7959 Alysecherri

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7959 Alysecherri
Discovery [1]
Discovered by C. W. Hergenrother
Discovery site Catalina Stn.
Discovery date 2 August 1994
Designations
MPC designation (7959) Alysecherri
Named after
Alyse Cherri Smith
(wife of discoverer)[2]
1994 PK
main-belt · Hungaria[3]
Orbital characteristics[1]
Epoch 4 September 2017 (JD 2458000.5)
Uncertainty parameter 0
Observation arc 65.30 yr (23,850 days)
Aphelion 2.1094 AU
Perihelion 1.7760 AU
1.9427 AU
Eccentricity 0.0858
2.71 yr (989 days)
169.49°
0° 21m 50.4s / day
Inclination 19.263°
235.79°
100.40°
Physical characteristics
Dimensions 3.05 km (calculated)[3]
3.161±0.005 h[4]
0.30 (assumed)[3]
E[3]
14.5[1][3] · 15.09±0.63[5]

7959 Alysecherri, provisional designation 1994 PK, is a bright, stony Hungaria asteroid from the inner regions of the asteroid belt, approximately 3 kilometers in diameter. It was discovered on 2 August 1994, by American astronomer Carl Hergenrother at Steward Observatory's Catalina Station on Mt Bigelow near Tucson, Arizona,[6] the asteroid was named for the discoverer's wife, Alyse Cherri.[2]

Orbit and classification[edit]

The E-type asteroid is a member of the Hungaria family, which form the innermost dense concentration of asteroids in the Solar System, it orbits the Sun in the inner main-belt at a distance of 1.8–2.1 AU once every 2 years and 9 months (989 days). Its orbit has an eccentricity of 0.09 and an inclination of 19° with respect to the ecliptic.[1] The first precovery was taken at Palomar Observatory in 1951, extending the asteroid's observation arc by 43 years prior to its discovery.[6]

Physical characteristics[edit]

A rotational lightcurve for this asteroid was obtained from photometric observations made by American astronomer Brian Warner at the U.S. Palmer Divide Observatory, Colorado, in July 2013, it gave a rotation period of 3.161±0.005 hours with a brightness amplitude of 0.13 in magnitude (U=2).[4] The Collaborative Asteroid Lightcurve Link assumes an albedo of 0.30 and calculates a diameter of 3.05 kilometers with an absolute magnitude of 14.5.[3]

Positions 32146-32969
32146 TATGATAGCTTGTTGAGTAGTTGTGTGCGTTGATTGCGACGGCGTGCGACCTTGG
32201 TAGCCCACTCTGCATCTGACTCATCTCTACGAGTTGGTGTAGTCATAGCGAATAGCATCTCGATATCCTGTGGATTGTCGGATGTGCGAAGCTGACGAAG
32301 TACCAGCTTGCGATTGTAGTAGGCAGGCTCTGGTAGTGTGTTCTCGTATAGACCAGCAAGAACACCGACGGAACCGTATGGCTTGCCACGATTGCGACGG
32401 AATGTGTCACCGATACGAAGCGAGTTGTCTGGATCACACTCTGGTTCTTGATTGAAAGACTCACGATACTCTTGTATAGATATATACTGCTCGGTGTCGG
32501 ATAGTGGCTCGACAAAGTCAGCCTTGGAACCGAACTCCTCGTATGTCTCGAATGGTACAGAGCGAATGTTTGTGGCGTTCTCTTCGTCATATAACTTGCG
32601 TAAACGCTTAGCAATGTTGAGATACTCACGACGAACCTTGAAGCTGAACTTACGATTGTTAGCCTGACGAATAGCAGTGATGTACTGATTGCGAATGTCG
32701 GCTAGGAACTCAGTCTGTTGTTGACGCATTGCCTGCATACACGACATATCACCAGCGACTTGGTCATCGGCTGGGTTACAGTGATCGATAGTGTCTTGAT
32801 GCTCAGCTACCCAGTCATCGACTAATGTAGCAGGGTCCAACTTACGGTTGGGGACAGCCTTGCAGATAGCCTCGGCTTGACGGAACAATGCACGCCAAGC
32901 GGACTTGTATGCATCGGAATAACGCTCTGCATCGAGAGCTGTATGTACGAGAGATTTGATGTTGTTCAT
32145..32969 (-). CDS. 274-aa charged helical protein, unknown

Naming[edit]

This minor planet is named after the maiden name of the discovering astronomer's wife, Alyse Cherri Smith,[2] the official naming citation was published by the Minor Planet Center on 13 November 2008 (M.P.C. 64311).[7]

References[edit]

  1. ^ a b c d "JPL Small-Body Database Browser: 7959 Alysecherri (1994 PK)" (2017-03-19 last obs.). Jet Propulsion Laboratory. Retrieved 22 June 2017. 
  2. ^ a b c Schmadel, Lutz D. (2003). Dictionary of Minor Planet Names – (7959) Alysecherri. Springer Berlin Heidelberg. p. 610. ISBN 978-3-540-29925-7. Retrieved 14 May 2016. 
  3. ^ a b c d e f "LCDB Data for (7959) Alysecherri". Asteroid Lightcurve Database (LCDB). Retrieved 14 May 2016. 
  4. ^ a b Warner, Brian D. (January 2014). "Asteroid Lightcurve Analysis at CS3-Palmer Divide Station: 2013 June- September". The Minor Planet Bulletin. 41 (1): 27–32. Bibcode:2014MPBu...41...27W. ISSN 1052-8091. Retrieved 17 December 2015. 
  5. ^ Veres, Peter; Jedicke, Robert; Fitzsimmons, Alan; Denneau, Larry; Granvik, Mikael; Bolin, Bryce; et al. (November 2015). "Absolute magnitudes and slope parameters for 250,000 asteroids observed by Pan-STARRS PS1 - Preliminary results". Icarus. 261: 34–47. arXiv:1506.00762Freely accessible. Bibcode:2015Icar..261...34V. doi:10.1016/j.icarus.2015.08.007. Retrieved 14 May 2016. 
  6. ^ a b "7959 Alysecherri (1994 PK)". Minor Planet Center. Retrieved 14 May 2016. 
  7. ^ "MPC/MPO/MPS Archive". Minor Planet Center. Retrieved 14 May 2016. 

External links[edit]